We asked two home-based culinary artisans to share their tips for packing and shipping homemade food — in a way that makes it to your customers in one piece. Lisa Gaub is a cottage baker based in Narberth, Pennsylvania, where she runs Lisa Fay Bakes. Kristen Dion of Sweet Nell’s Cookies is a Warfordsburg, Pennsylvania-based home baker.
Both Lisa and Kristen have shipped hundreds of dozens of cookies across the country. Keep reading to get their tips for shipping success.
When you open a package from a big box store or a mega retailer, what do you expect?
Likely not much beyond the item that you ordered in a brown cardboard box.
For small businesses — especially small cottage food businesses that ship — this is an opportunity to remind your customers why they’re buying from you (and why they’re paying a little more for much higher quality products). When they open a package from your business, customers should be wowed, and they should immediately know that it’s from you.
You can customize your packaging in a number of ways:
You don’t have to limit yourself to one of these options, either — the more “oomph” you can include (while sticking to a reasonable shipping budget), the more memorable the experience will be for the customer.
“Everything I include has my logo and/or business name. I have a thank you card, business card, and a care card on how to handle their order properly,” Kristen said.
Lisa uses Amazon as a resource for stickers and packaging materials. She adorns both her cookie boxes and her shipping boxes with a custom logo stamp that her husband gifted her. Using Canva and a Cricut machine, she makes stickers that she uses to decorate her boxes for holidays or special occasions.
“I always include a sticker in the box, my business card, a thank you card with a note, my menu with contact info, and information on how to store the cookies,” Lisa said.
“I did a ton of research for packing and boxing,” Kristen said. “I tried several brands — most box companies have a sample pack you can purchase. I use Uline for shipping boxes and Big River Packaging for my cookie boxes. They are all durable, have great customer service, and ship fast.”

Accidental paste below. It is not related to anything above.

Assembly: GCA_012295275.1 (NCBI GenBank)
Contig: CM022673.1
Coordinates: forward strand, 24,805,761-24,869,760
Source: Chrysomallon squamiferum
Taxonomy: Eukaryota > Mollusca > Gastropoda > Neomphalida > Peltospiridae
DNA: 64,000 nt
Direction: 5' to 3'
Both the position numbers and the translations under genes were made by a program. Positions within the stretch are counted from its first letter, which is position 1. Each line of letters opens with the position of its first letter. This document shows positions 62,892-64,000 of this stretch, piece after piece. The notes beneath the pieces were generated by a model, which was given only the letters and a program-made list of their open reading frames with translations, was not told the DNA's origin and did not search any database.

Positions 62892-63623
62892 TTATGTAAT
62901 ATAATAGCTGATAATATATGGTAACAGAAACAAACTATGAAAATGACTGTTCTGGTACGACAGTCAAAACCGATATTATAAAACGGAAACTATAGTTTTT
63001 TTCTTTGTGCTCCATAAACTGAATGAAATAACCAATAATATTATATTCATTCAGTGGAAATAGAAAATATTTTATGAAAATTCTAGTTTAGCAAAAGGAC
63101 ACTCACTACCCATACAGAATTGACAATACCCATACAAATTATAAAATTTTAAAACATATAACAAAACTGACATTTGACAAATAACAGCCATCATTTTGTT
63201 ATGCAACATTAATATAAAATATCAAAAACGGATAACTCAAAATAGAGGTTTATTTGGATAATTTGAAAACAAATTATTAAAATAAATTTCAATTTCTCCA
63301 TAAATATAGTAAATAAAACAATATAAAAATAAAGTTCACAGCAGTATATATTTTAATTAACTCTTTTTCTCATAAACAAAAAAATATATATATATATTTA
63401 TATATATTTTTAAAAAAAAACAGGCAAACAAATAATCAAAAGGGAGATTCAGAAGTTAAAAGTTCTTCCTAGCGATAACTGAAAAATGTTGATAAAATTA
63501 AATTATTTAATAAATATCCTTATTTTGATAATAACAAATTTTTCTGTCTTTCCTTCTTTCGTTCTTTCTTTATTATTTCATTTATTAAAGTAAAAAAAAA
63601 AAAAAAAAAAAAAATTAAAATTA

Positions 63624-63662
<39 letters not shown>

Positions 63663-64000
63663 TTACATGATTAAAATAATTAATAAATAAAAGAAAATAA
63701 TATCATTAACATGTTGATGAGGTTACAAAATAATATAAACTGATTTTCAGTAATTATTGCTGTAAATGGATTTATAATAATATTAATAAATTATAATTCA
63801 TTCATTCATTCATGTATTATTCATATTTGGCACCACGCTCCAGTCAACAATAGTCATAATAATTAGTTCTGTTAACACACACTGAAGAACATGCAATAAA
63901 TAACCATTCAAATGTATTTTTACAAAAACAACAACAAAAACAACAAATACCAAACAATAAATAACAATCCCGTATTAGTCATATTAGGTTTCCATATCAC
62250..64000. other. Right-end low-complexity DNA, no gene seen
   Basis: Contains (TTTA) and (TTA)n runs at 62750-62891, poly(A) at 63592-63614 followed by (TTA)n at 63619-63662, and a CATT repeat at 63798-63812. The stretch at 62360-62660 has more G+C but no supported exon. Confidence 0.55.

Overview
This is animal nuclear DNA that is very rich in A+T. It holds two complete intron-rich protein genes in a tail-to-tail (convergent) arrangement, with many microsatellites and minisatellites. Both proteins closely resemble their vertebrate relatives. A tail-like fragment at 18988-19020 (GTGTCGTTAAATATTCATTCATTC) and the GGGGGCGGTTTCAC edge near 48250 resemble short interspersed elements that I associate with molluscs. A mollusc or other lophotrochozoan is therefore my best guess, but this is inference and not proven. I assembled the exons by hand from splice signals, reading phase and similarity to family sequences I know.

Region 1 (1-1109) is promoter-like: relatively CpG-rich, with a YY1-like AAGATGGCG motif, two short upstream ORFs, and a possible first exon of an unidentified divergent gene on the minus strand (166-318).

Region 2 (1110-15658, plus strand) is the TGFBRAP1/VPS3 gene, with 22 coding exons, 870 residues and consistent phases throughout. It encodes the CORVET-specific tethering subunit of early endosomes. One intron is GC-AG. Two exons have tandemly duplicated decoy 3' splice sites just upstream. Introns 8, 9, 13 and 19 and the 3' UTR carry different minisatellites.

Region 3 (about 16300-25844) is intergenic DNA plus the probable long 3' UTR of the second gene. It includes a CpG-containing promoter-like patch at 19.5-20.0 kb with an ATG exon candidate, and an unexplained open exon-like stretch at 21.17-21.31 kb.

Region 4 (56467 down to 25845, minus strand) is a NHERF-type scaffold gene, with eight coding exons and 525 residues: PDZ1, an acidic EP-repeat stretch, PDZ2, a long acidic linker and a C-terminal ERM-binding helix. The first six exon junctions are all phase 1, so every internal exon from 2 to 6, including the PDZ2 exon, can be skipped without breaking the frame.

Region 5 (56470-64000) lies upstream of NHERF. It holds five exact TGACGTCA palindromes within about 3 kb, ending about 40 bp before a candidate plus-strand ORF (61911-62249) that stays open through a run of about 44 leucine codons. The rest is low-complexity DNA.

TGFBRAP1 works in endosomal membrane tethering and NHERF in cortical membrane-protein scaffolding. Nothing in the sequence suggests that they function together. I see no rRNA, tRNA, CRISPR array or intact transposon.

Lisa started with the boxes she wanted to present her cookies in before selecting a shipping box.
“First, I figured out which boxes I wanted to put my product in. I started with 8x8x2” boxes, and then I tried 9x9” boxes, and some other rectangular ones. I found a shipping box that accommodates all of my cookie box sizes, so I can ship from 6-40 cookies in the same outer box without a ton of excess space. Right now, I use a 12x9x6” box for shipping. Having one shipping box size makes things easier for me when shipping, because when I’m buying postage through Shippo, I only have to change the weight based on the number of cookies and I’ve got my cost instantly,” Lisa said.
To protect your products from the elements — whether you’re shipping cookies, bread, granola, jam, or something else entirely — Lisa recommends using packing tape on every seam of the box to seal the box completely.
Let a shipping platform do the price comparison leg work for you. You can save serious money by shopping around for the best shipping rates. Shippo and Shipstation come highly recommended, allowing artisans to compare rates across a number of shipping providers all at once. Both Kristen and Lisa use shipping aggregators to find the best deals and best delivery times for their packages.
“Probably 99% of the time, I use UPS — they’ve proven to be the most reliable in terms of shipping estimates and quality of service. I was shipping over Christmas when there were tons of delays due to Covid, and I had no delays with UPS,” Lisa said. “I can’t have delays — I have a food product. UPS typically takes between one and five days depending on where in the U.S. I’m shipping. Because I heat seal my cookies, they can last for a few days without worries, but if I ship, say, to California, I try to ship on a Monday so it doesn’t sit in a warehouse over the weekend.”